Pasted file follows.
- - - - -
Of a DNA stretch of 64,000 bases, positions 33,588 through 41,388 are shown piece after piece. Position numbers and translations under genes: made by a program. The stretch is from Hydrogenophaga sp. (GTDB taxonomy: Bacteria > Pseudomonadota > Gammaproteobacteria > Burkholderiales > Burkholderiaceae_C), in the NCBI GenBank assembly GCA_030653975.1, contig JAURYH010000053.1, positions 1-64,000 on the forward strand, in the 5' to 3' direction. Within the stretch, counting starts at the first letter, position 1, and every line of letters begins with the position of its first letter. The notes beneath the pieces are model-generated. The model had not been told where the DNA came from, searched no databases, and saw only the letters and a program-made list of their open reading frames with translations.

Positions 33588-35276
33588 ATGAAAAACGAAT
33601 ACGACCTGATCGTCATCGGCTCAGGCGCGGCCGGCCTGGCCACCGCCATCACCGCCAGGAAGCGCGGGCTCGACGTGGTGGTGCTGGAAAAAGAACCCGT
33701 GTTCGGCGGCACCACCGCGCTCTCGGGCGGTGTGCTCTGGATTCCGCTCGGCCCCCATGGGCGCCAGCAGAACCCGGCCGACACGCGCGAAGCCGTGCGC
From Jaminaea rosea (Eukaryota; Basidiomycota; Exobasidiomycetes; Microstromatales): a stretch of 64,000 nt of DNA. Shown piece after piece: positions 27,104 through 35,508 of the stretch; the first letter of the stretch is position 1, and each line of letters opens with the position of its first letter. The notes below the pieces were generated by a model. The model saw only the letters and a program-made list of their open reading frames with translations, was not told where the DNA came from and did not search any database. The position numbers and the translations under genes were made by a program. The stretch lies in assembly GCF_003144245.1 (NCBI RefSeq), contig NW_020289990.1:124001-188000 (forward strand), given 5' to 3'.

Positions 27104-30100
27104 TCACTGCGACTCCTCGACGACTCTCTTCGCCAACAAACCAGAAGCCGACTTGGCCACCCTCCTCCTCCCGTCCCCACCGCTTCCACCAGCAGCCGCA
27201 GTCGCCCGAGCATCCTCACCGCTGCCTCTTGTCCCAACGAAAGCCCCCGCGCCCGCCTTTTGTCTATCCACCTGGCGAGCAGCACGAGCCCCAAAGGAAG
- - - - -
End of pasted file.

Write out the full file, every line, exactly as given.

Of a DNA stretch of 64,000 bases, positions 33,588 through 41,388 are shown piece after piece. Position numbers and translations under genes: made by a program. The stretch is from Hydrogenophaga sp. (GTDB taxonomy: Bacteria > Pseudomonadota > Gammaproteobacteria > Burkholderiales > Burkholderiaceae_C), in the NCBI GenBank assembly GCA_030653975.1, contig JAURYH010000053.1, positions 1-64,000 on the forward strand, in the 5' to 3' direction. Within the stretch, counting starts at the first letter, position 1, and every line of letters begins with the position of its first letter. The notes beneath the pieces are model-generated. The model had not been told where the DNA came from, searched no databases, and saw only the letters and a program-made list of their open reading frames with translations.

Positions 33588-35276
33588 ATGAAAAACGAAT
33601 ACGACCTGATCGTCATCGGCTCAGGCGCGGCCGGCCTGGCCACCGCCATCACCGCCAGGAAGCGCGGGCTCGACGTGGTGGTGCTGGAAAAAGAACCCGT
33701 GTTCGGCGGCACCACCGCGCTCTCGGGCGGTGTGCTCTGGATTCCGCTCGGCCCCCATGGGCGCCAGCAGAACCCGGCCGACACGCGCGAAGCCGTGCGC
From Jaminaea rosea (Eukaryota; Basidiomycota; Exobasidiomycetes; Microstromatales): a stretch of 64,000 nt of DNA. Shown piece after piece: positions 27,104 through 35,508 of the stretch; the first letter of the stretch is position 1, and each line of letters opens with the position of its first letter. The notes below the pieces were generated by a model. The model saw only the letters and a program-made list of their open reading frames with translations, was not told where the DNA came from and did not search any database. The position numbers and the translations under genes were made by a program. The stretch lies in assembly GCF_003144245.1 (NCBI RefSeq), contig NW_020289990.1:124001-188000 (forward strand), given 5' to 3'.

Positions 27104-30100
27104 TCACTGCGACTCCTCGACGACTCTCTTCGCCAACAAACCAGAAGCCGACTTGGCCACCCTCCTCCTCCCGTCCCCACCGCTTCCACCAGCAGCCGCA
27201 GTCGCCCGAGCATCCTCACCGCTGCCTCTTGTCCCAACGAAAGCCCCCGCGCCCGCCTTTTGTCTATCCACCTGGCGAGCAGCACGAGCCCCAAAGGAAG